Double post...
    Last edited by Darth PJ, Jan 5, 2014
  12. DealAlterer Jedi Grand Master

    Member Since:
    Nov 2, 2012
    star 1
    TPM turns 15 this year.

    If it hasn't happened yet, it's never going to happen. The PT will never have the same social standing as the OT. Surely even the most diehard PT fans can admit that.
    kubricklynch and Pfluegermeister like this.
  13. Darth PJ Chosen One

    Member Since:
    Jul 31, 2013
    star 5
    I don't think anyone is arguing that... but the PT not being as cinematically/culturally as significant as the OT certainly doesn't invalidate it. It doesn't have to be as important as the OT. It certainly hasn't disappeared, and it certainly is STILL popular (like it or not). :)
  14. DealAlterer Jedi Grand Master

    Member Since:
    Nov 2, 2012
    star 1
    Actually if you read his post, that's exactly what he's arguing.

    The general public that exists beyond the walls of Star Wars fandom has definitely moved on. You can't comfortably make a prequel reference in general circles and assume anyone is gonna know what you're talking about. There are no "classic" moments or memorable scenes that resonate.

    If I had to pick something, I'd argue that the single most iconic moment that came from the prequels was that image of Darth Maul igniting his double edged lightsaber. I won't lie, for whatever reason that image stuck with me - as I'm sure it did others - throughout the years. But were talking about a scene that lasts all but a few seconds within the landscape of a near 9 hour trilogy.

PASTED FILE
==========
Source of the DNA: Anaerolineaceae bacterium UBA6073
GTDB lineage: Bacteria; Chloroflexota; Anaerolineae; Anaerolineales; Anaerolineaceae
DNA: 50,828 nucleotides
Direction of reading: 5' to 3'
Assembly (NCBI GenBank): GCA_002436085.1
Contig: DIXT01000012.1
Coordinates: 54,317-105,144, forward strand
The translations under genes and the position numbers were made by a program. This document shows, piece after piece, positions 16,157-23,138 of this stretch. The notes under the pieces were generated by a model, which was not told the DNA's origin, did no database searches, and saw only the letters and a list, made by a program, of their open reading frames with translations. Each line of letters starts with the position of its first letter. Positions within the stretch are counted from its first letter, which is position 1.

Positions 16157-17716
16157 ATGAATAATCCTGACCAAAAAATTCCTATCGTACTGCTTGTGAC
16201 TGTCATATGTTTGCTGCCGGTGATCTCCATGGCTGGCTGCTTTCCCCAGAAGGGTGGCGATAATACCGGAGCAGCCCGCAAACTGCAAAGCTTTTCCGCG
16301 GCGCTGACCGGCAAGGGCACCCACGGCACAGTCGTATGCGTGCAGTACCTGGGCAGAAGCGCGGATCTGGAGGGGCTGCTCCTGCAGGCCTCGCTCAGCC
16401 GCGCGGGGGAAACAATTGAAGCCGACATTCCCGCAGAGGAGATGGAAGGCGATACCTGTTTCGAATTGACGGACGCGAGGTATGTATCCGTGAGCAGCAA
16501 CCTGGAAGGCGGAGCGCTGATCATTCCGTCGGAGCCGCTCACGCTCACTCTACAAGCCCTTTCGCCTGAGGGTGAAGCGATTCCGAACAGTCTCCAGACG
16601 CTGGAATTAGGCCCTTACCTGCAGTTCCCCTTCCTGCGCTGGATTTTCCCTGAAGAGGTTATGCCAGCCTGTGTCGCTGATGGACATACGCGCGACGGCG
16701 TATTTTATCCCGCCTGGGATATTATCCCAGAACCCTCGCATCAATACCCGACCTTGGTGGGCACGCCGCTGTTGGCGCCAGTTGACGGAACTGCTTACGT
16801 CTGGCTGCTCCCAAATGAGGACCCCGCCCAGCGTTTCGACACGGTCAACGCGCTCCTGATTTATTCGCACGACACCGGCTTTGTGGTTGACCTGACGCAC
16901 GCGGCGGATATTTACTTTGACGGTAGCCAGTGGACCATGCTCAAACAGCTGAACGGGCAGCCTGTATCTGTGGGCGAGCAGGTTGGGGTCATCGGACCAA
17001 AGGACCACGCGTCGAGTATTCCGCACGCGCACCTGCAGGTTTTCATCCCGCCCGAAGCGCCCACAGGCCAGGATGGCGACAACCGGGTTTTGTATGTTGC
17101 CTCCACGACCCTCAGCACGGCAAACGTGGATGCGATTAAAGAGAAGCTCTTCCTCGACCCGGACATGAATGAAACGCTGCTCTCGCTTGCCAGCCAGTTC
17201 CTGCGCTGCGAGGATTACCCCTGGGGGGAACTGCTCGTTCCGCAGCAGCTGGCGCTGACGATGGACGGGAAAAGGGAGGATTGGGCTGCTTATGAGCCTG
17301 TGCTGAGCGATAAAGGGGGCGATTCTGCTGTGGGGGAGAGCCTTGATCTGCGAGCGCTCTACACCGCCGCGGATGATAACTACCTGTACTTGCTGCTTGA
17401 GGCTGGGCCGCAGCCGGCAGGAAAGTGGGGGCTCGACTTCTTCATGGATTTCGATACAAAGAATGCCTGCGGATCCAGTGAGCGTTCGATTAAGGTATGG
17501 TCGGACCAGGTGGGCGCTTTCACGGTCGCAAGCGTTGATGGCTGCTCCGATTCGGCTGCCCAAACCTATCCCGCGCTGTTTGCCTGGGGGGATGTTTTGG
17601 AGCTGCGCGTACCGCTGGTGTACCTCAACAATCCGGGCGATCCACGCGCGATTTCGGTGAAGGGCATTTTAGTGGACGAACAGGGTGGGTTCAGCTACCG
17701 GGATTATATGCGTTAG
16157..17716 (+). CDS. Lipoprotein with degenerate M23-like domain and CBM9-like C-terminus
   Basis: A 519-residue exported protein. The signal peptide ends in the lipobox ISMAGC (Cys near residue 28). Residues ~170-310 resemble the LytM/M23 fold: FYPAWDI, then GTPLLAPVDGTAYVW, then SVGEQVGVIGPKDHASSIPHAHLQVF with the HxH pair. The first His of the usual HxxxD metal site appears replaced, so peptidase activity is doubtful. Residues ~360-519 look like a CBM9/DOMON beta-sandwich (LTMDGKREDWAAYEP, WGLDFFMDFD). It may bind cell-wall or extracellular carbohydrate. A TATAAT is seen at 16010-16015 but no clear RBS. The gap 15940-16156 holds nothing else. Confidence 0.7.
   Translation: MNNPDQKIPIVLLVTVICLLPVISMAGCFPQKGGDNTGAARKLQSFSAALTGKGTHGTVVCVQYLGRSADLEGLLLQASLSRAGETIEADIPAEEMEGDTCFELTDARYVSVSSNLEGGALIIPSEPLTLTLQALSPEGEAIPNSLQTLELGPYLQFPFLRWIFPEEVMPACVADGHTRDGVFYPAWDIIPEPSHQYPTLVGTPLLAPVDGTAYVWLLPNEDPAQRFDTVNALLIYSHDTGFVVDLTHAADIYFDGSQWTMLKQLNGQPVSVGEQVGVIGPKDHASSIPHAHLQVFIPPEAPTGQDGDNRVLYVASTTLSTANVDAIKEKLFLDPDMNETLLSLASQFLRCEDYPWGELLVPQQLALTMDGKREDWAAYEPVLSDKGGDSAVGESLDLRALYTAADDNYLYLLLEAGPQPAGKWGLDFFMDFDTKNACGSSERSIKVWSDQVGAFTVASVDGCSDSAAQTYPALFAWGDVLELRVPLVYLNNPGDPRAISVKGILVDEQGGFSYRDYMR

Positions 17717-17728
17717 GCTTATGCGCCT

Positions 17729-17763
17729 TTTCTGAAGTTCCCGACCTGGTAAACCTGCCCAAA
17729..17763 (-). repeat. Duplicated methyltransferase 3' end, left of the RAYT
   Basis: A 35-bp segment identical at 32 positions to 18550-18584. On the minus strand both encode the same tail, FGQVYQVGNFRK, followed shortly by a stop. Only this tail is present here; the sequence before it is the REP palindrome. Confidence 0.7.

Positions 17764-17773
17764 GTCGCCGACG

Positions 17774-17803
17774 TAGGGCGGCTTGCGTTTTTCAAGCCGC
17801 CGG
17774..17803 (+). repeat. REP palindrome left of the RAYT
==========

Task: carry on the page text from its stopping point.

And once again I'm sure YOU guys hold more from the prequels near and dear to your hearts. But you guys are also Star Wars fans and have probably seen those movies countless times.
    Last edited by DealAlterer, Jan 5, 2014
  15. Jedi Comedian Jedi Grand Master

    Member Since:
    Oct 27, 2012
    star 2
    I'd say that, if you're a fan of the prequels, you can't comfortably make a prequel reference in general circles because everyone is gonna know what you're talking about.

    When I talk about Star Wars with my friends in real life, the conversation inevitably turns to the prequels. Trust me, no one has forgotten them. Infamy can be just as strong as renown.